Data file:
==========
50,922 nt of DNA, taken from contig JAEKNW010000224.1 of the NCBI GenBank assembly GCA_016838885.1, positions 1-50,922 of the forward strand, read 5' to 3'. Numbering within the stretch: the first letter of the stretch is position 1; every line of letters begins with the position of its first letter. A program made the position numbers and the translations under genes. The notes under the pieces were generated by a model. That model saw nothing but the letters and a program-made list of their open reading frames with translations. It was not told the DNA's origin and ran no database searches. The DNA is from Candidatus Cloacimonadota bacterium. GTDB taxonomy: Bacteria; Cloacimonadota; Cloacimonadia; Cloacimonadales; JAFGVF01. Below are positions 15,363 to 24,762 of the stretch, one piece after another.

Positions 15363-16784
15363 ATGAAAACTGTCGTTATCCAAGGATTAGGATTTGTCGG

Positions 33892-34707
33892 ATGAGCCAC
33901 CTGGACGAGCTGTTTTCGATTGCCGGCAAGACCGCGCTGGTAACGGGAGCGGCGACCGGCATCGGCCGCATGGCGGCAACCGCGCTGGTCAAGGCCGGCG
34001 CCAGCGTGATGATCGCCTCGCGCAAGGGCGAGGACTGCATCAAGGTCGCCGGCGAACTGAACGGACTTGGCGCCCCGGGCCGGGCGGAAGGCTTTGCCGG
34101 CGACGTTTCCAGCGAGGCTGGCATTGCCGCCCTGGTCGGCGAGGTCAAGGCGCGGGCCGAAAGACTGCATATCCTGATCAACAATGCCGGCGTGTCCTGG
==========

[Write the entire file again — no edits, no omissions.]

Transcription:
50,922 nt of DNA, taken from contig JAEKNW010000224.1 of the NCBI GenBank assembly GCA_016838885.1, positions 1-50,922 of the forward strand, read 5' to 3'. Numbering within the stretch: the first letter of the stretch is position 1; every line of letters begins with the position of its first letter. A program made the position numbers and the translations under genes. The notes under the pieces were generated by a model. That model saw nothing but the letters and a program-made list of their open reading frames with translations. It was not told the DNA's origin and ran no database searches. The DNA is from Candidatus Cloacimonadota bacterium. GTDB taxonomy: Bacteria; Cloacimonadota; Cloacimonadia; Cloacimonadales; JAFGVF01. Below are positions 15,363 to 24,762 of the stretch, one piece after another.

Positions 15363-16784
15363 ATGAAAACTGTCGTTATCCAAGGATTAGGATTTGTCGG

Positions 33892-34707
33892 ATGAGCCAC
33901 CTGGACGAGCTGTTTTCGATTGCCGGCAAGACCGCGCTGGTAACGGGAGCGGCGACCGGCATCGGCCGCATGGCGGCAACCGCGCTGGTCAAGGCCGGCG
34001 CCAGCGTGATGATCGCCTCGCGCAAGGGCGAGGACTGCATCAAGGTCGCCGGCGAACTGAACGGACTTGGCGCCCCGGGCCGGGCGGAAGGCTTTGCCGG
34101 CGACGTTTCCAGCGAGGCTGGCATTGCCGCCCTGGTCGGCGAGGTCAAGGCGCGGGCCGAAAGACTGCATATCCTGATCAACAATGCCGGCGTGTCCTGG